Now, the weirdest thing happened while I was writing this post. Until very recently (last time I checked was 2 weeks ago), Gmail didn’t support HTML enabled signature. That means that if you had a Gmail account, you could use plain text for the signature, but could not make any of your words clickable or embed images in the signature. So I researched and found few ways around it to include in this article, but then I decided to open my Gmail account (which I rarely use), and look again at the Signature setting.  To my surprise, it is now supporting HTML signatures! That was a big issue that many many users complained about and they finally fixed it, which is a good thing.

Now for the important part…where do I setup my signature? Here are some directions for Outlook, Yahoo mail and Gmail. If you use another email system and have a problem finding it, try to check the settings or options areas, search in the help files, or let me know…I might be able to help.

Outlook: In the Menu, go to Tools and choose Options. Select the Mail Format tab and click on the Signatures… button. Here you can setup your Email Signatures. Add a new signature, name it, and put your text and links in the Edit Signature area. Once you have created your signature, choose it as the default signature for your New Messages and Replied/Forwards.

Yahoo email: Choose Options (in the top-right corner of the page) and then More Options from the drop down list. Select Signature from the list on the left and create your signature text on the right. You can turn on and off your signature for all outgoing emails. Don’t forget to save your changes.

Gmail: Choose Settings (top-right corner of the page). In the General settings, scroll down until you see the Signature area. Create your signature text in the designated area. Save your changes.

OK, so what is the bottom line? It is very simple – you use emails every day. You’ve got an audience. Use it to promote what you do.

Cheers

Moshe

PS If I bored you too much with things you already know or are too technical for you, I apologize. But if you got to read this message, that is probably a good sign, right?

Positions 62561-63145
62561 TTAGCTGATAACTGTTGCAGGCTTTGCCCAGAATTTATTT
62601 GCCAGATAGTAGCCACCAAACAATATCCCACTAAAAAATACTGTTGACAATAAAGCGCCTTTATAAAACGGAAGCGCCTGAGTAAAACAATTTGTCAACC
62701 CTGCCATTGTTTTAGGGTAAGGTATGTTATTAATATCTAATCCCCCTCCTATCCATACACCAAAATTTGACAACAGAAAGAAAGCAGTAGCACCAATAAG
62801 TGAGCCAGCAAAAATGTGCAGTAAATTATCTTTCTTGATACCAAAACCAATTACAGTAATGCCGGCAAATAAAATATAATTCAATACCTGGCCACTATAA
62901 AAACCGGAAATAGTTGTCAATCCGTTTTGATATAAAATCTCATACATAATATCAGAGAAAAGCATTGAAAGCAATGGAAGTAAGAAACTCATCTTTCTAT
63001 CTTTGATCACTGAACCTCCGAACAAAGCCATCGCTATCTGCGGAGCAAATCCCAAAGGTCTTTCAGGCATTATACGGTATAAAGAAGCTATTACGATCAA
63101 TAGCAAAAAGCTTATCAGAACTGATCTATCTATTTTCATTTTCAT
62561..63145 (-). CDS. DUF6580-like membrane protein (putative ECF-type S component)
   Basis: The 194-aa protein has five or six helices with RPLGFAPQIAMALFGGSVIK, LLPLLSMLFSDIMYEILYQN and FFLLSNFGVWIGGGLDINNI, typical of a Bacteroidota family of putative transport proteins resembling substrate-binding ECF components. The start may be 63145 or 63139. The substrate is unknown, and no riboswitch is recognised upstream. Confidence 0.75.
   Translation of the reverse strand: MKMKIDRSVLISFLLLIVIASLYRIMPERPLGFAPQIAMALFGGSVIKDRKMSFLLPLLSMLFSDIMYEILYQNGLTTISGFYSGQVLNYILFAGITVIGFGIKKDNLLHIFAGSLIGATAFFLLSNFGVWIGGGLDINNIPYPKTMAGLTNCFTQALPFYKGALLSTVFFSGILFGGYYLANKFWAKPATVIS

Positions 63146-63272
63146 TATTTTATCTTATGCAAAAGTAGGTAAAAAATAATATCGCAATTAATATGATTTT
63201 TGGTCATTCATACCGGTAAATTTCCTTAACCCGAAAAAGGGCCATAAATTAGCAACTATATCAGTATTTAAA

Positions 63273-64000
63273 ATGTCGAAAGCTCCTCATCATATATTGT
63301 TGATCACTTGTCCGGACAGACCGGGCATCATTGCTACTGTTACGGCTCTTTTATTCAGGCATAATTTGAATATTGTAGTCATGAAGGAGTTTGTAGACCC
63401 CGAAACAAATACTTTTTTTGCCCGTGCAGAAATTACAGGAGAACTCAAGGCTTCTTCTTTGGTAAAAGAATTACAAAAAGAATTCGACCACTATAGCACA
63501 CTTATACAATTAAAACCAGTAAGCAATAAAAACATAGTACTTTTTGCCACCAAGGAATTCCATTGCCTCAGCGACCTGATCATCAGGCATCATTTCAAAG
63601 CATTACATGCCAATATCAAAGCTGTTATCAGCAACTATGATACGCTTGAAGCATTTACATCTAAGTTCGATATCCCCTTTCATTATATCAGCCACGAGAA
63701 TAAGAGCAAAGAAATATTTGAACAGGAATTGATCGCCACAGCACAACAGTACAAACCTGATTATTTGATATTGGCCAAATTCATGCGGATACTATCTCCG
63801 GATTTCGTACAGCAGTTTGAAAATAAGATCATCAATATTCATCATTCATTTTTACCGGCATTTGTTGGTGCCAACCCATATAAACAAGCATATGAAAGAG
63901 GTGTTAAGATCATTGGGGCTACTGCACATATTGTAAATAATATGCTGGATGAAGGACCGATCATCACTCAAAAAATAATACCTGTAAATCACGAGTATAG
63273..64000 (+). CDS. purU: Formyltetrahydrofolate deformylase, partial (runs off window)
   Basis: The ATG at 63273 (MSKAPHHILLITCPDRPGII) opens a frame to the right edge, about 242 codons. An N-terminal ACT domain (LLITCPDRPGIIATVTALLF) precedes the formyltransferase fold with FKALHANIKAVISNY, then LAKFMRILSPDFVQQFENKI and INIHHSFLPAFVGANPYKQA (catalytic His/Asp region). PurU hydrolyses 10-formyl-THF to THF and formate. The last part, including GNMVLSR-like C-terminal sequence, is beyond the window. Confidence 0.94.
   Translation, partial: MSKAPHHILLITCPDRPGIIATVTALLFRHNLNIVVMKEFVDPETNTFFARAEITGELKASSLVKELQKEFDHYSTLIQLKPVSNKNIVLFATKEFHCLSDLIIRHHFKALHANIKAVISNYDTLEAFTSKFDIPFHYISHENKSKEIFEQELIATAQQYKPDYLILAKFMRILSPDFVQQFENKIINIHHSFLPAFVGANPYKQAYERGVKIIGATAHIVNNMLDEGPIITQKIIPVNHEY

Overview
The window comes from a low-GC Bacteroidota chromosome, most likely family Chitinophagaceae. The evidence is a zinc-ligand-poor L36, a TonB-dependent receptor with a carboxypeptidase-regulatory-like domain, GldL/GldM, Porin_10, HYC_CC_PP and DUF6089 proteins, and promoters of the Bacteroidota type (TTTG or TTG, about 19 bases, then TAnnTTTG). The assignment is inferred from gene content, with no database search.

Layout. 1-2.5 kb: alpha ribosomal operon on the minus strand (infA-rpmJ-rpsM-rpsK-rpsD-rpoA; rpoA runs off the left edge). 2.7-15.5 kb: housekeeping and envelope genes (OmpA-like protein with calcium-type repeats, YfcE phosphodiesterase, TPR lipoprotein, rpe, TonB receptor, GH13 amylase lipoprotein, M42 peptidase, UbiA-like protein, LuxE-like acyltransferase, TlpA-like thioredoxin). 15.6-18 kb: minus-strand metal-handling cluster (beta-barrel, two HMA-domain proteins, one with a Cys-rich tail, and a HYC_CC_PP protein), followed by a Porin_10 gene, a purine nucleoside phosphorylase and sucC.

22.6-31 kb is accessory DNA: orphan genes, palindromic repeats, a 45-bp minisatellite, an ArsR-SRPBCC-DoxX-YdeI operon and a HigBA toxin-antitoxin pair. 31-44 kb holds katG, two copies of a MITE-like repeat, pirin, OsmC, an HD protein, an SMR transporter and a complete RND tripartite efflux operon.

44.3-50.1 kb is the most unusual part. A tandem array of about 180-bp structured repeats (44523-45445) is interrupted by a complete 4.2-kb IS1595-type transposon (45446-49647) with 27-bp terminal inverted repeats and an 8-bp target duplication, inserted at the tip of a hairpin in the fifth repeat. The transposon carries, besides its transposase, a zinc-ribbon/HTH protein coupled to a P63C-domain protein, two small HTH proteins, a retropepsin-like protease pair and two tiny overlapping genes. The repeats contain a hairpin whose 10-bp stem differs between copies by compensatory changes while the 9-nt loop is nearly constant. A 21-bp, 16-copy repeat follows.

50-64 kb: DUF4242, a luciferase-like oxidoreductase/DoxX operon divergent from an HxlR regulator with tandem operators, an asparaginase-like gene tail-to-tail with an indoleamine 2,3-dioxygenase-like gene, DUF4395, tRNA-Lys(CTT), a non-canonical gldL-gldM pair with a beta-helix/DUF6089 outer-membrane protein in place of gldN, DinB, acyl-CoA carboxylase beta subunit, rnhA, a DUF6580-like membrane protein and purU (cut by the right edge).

PSS if you want to see an example of my signature, just send me an email with the subject “Show me your signature” and I will reply with my signature.

This article was published on FineArtView blog on August 12, 2010

Are you interested in learning about my courses of New Media for Artists? Contact me for more details.

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2 Responses to “Email Signatures – Make Them Work for You”

  1. In a webinar I listened to, the presenter said that anchor links are great everywhere else but in email. He said they were sometimes unclickable for the recipient and to stick to the actual web addresses in your signature. So I’m a bit confused! Now this was a a couple of years ago – do I assume that things have improved sufficiently to make it ‘safe’ to use anchors in email? I do prefer them but have been playing it safe and not using anchors in my signature.

     

    Deborah Younglao

  2. Hi Deborah,

    This is true, for some emails systems. If the recipient get the email in HTML format, then the anchors will be clickable. But if the email is recieved in plain text, then they are not. It is hard to know who will get in which format, and also sometimes the same system will show some emails in HTML and others in plain text…. Saying that, it is a wise advise to include some of the URLs in the open and rather than anchors.

    In my own signature, I put my main addresses in the open, such as my website, blog and Facebook page.
    Other links I do use anchors, and yes, some people won’t be able to use them… but at least they have my main addresses.

    Cheers
    Moshe

     

    Moshe Mikanovsky